Delicious Living Blog

Can Italian cuisine also be vegan?

New cookbook showcases plant-based Italian cuisine.

Italian cuisine represents the pinnacle of whole-food deliciousness. Characterized by taking the freshest ingredients available, cooking them expertly (usually how your mama taught you) and diving in with friends and family, Italians seem to have the whole food culture figured out. (It’s no surprise, too, that the concept of Slow Food was developed in Italy.)

But eating classic Italian dishes can be tough if you eat a primarily plant-based diet. Many recipes feature meat, and even more contain cheese.

Thankfully, author and chef Rosalba Cioffre has stepped in with her new book, Vegano Italiano (Countryman, 2017), which features 150 plant-based recipes that pay homage to southern Italy, where Cioffre was born. Cioffre explores how veganism can intersect with the heart of Italian cuisine. “The memory of my family has been passed down through food; every recollection is tied to a mangiata, a hearty meal around a large table. Invariably, whenever we get together we talk about what we’d eaten or were about to eat.”

The recipes in Vegano Italiano, such as the one below reprinted with permission, are not complicated. They don’t require expensive, hard-to-find ingredients. But they do require heart, a hungry group and perhaps a bottle of red. Buon appetito!

Calamarata Pasta with Mushrooms, Beans, and Greens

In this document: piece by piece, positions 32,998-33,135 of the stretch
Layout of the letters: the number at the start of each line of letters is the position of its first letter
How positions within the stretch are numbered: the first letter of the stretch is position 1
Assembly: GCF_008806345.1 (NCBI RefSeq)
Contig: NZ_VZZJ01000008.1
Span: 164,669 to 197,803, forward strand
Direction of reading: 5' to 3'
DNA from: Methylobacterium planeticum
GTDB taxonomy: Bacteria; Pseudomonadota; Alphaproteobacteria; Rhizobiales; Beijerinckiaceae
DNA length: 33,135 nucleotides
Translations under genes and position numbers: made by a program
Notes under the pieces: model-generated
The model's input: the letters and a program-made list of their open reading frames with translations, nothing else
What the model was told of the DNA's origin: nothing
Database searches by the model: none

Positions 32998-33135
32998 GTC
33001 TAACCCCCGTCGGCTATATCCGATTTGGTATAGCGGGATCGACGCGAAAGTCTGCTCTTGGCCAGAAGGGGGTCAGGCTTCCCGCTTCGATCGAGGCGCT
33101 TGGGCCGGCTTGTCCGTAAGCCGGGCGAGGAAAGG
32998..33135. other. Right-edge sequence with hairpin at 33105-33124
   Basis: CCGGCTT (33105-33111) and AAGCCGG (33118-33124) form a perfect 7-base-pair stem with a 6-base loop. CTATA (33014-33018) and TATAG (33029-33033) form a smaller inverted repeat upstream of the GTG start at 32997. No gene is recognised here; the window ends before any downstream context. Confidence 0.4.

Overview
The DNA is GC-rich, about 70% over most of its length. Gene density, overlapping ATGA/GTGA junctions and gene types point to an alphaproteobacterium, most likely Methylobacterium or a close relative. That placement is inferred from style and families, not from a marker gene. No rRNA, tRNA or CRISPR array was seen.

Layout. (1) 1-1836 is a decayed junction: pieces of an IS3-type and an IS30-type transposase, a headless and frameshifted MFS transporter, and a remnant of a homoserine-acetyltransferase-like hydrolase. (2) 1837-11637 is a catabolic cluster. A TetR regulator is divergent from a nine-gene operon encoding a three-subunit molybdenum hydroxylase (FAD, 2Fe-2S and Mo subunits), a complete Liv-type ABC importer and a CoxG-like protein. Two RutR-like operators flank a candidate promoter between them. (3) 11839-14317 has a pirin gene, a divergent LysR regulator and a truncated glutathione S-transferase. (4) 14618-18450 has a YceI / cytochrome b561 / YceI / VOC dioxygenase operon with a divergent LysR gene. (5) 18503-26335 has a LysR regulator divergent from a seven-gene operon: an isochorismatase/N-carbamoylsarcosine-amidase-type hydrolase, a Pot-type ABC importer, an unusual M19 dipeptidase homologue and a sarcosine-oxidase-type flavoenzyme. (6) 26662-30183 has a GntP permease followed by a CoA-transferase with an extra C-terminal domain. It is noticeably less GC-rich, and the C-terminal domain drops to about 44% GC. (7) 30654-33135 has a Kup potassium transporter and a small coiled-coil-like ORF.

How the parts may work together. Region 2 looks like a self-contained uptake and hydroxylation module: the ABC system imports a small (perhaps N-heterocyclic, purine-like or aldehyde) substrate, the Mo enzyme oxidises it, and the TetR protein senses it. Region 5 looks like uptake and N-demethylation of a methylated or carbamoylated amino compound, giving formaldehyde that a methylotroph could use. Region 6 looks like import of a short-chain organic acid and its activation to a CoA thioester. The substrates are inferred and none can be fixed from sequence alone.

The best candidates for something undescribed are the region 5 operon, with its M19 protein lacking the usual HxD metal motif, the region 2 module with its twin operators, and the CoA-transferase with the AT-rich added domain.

The first few times that I added this pasta to the menu for a few vegan evenings, there was always someone that would look at me suspiciously. I had to constantly explain that it was not fish, but rather a Neapolitan pasta, the shape of which was similar to calamari rings that had been floured and panfried. I have a real passion for calamarata pasta—it’s fantastic, has a magnificent texture, and goes perfectly with any sauce. You might also find it fresh at the supermarket and I’m always cooking it with tomatoes and vegetables. It is especially tasty with beans, which slip inside the delicious rings of pasta and become slightly powdery when cooked.

For 4 people


  • Extra-virgin olive oil
  • 1 small onion, sliced
  • 1 garlic clove
  • 1 bunch Swiss chard, chopped
  • Salt
  • ½ pound mixed mushrooms
  • 1 cup cooked cannellini beans
  • ¾ cup tomatoes, peeled and crushed with a fork
  • Freshly ground black pepper
  • 1 pound calamarata pasta or similarly thick, tubed pasta


  1. Heat 2 to 3 tablespoons of oil in a large skillet. Sauté the onion and garlic clove in the oil.
  2. Add the Swiss chard, season with salt, and leave to fry lightly over a low heat, stirring every so often.
  3. When it is halfway done cooking, add the mushrooms and a little warm water, if needed, then cook covered until the chard and mushrooms are soft—it should take 15 minutes total—then add the beans, too.
  4. Toss in the tomatoes, crushed with a fork, then season with salt and pepper, stir and cook for another 10 minutes.
  5. Cook calamarata pasta, drain it when it is al dente, reserving the cooking liquid, and sauté it with the vegetables for a few minutes, adding a little cooking liquid, if necessary, as it should not be too dry. Serve sprinkled with pepper.

The calamarata is also outstanding with sauce and then baked with breadcrumbs in the oven.

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